“The Gamow Fellowship was one of the academic highlights of my college career,” says former Gamow winner Kate Hill, who is now in Vietnam on a Fulbright scholarship award. She is continuing to study issues she began exploring in her Gamow project in 2003 on the subject of private organizations and economic policy making in socialist Vietnam. In addition to her Fulbright award, Hill also received a Shapiro Traveling Award based on the work she did as a Gamow fellow. “I would recommend the Gamow because it allows you the flexibility to study something that truly intrigues you, something that is not an assignment for class,” she says. “I think this kind of opportunity is important because it forces you to really identify your own interests and to think about how you can incorporate those interests into your future career.”

Taylor Asen, a GW senior and a recipient of one of the first Luther Rice awards, echoes this sentiment. His project, which took place primarily during the summer of 2004, involved documenting and examining the works of Charles Dickens. His work culminated in a paper he is submitting for a best student prize through the Research Society of Victorian Periodicals.
Asen says the research project was daunting but exciting. “It forces you to bring something completely new to the research method,” he says. “For an undergraduate, this opportunity is, I think, a rare experience.” In addition to appreciating the chance to study a subject of personal interest, Asen views his experience with his mentor as an important part of his overall experience. “I think a good mentor should urge you to take risks and to think independently.” Taylor recently found out that he has also just won a Gamow Fellowship for the 2005-06 academic year with Maria Frawley in the English department.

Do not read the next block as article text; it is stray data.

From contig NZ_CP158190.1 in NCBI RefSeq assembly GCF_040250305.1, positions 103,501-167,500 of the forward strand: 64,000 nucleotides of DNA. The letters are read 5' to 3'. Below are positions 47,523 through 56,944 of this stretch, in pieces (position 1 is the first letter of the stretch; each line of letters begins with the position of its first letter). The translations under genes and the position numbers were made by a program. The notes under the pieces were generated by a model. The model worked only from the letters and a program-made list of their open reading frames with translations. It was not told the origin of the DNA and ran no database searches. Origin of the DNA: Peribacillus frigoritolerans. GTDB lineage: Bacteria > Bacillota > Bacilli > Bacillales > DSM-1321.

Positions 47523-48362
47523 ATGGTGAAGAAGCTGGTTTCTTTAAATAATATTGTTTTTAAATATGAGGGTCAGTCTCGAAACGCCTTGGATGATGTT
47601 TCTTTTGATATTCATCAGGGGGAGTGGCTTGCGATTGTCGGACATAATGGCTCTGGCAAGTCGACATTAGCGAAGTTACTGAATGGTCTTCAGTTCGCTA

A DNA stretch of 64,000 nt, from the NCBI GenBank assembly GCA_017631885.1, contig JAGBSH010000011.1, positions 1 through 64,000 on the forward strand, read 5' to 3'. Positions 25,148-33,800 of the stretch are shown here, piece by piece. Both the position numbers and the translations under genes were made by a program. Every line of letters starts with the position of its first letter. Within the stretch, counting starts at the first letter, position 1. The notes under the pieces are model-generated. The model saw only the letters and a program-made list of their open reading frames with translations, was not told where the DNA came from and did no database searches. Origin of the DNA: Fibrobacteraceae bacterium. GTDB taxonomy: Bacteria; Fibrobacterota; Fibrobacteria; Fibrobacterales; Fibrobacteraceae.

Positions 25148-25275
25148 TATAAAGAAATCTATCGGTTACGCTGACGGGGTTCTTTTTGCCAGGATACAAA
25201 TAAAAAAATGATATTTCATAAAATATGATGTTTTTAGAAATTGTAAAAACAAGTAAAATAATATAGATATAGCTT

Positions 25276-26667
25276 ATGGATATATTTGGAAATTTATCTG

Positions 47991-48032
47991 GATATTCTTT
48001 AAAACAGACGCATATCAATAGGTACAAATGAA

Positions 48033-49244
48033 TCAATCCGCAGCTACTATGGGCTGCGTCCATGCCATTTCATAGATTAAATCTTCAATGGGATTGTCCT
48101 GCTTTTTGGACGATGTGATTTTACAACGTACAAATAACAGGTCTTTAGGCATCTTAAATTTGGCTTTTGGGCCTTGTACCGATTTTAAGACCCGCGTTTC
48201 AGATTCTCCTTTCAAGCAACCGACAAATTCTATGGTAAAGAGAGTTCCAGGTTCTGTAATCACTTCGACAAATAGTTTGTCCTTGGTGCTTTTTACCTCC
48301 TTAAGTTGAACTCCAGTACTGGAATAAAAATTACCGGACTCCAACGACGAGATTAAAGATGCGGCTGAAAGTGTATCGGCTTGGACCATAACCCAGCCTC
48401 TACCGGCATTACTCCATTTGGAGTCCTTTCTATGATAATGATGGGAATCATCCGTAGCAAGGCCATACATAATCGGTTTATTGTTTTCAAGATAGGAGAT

The mentoring aspect of these two undergraduate research programs is often cited as a vital component of their success. Mentors, simply by conducting their day-to-day activities at GW, serve as role models to students as to how to conduct solid research in one’s field. Mentors also foster a professional maturity and academic development that goes beyond classroom lessons.

Catarina Kim, BA ’05, a Gamow Fellow in 2002, was able to continue working with her mentor, Young Key Kim-Renaud. Their collaboration produced a paper on the translation of Korean poetry that was presented at the University of Iowa’s Third Annual Interdisciplinary Conference on Writing in March 2003. Kim says she and her mentor plan to continue their research together. She also won a 2005 National Security Education Program fellowship to study Korean further. She will be pursuing a year of study at the University of Hawaii and then will spend the following year abroad at Korea University. After that, she will serve in a federal intelligence role through a government contract.